U.S. Department of Justice Investigates Truancy Courts in Dallas

Texas and Wyoming are the only two states in the country that try kids who skip school in adult court – giving them criminal records. Now the U.S. Justice Department has launched a civil rights investigation to find out if Dallas County has been too rough on students who play hooky.

By Rhonda FanningApril 3, 2015 10:31 am

The United States Department of Justice announced they’re opening an investigation into Truancy and Juvenile District Courts in Dallas County. The investigation comes two years after Disability Rights Texas, Texas Appleseed and the National Center for Youth Law asked the Federal Government to look into the case. The groups argue that courts deny due process to juveniles charged with failing to attend school by preventing access to lawyers and imposing large fines.

“The reason we filed the complaint against Dallas County is because this is a statewide problem of students with disabilities and other disadvantaged students being prosecuted as adults, in an adult court, for something that most of us believe should be dealt with the schoolhouse. But what makes Dallas different is that Dallas prosecutes even more of these cases than Houston, even though Houston has a far larger child population,” explains Dustin Rynders, supervising attorney of the Education Team at Disability Rights Texas. “That’s because they have an automated process where these school districts are referring students over as quickly as possible to court with as few as three absences instead of waiting till ten. And instead of trying other interventions before court referral.”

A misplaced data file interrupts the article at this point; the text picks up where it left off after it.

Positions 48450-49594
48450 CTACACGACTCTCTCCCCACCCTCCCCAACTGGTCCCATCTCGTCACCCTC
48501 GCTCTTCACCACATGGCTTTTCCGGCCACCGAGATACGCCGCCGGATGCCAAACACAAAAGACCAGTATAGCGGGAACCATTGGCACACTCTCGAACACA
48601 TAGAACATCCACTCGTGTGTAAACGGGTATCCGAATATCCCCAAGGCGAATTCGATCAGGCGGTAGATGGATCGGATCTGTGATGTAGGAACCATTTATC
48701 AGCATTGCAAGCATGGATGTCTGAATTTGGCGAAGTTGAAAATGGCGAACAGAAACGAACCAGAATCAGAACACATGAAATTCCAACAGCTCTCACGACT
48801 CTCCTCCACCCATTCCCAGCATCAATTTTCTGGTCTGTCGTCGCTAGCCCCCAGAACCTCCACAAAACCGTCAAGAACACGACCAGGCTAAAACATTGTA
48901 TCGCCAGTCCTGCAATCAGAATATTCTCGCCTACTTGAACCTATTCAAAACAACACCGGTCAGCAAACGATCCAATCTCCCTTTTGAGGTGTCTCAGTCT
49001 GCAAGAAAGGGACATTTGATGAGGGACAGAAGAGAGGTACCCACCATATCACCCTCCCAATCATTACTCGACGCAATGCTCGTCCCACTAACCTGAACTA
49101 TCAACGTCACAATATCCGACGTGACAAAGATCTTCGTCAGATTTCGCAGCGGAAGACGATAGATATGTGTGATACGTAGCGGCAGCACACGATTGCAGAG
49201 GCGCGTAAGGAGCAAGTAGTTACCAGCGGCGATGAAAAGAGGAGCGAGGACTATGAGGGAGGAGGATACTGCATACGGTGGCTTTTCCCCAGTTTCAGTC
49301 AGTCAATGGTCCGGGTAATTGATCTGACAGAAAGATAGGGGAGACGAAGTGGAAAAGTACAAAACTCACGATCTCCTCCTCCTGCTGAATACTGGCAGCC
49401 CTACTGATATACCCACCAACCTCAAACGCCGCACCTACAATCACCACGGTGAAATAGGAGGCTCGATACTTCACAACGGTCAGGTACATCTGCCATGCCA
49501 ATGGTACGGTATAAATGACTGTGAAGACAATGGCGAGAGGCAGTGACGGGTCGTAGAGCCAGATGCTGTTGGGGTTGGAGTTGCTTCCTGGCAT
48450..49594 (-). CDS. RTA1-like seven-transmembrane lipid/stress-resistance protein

There are a few bills in the Texas Legislature this session that address truancy. State Sen. John Whitmire has proposed a bill that would not fully decriminalize truancy, but would reduce the number of court referrals and set up prevention and intervention measures.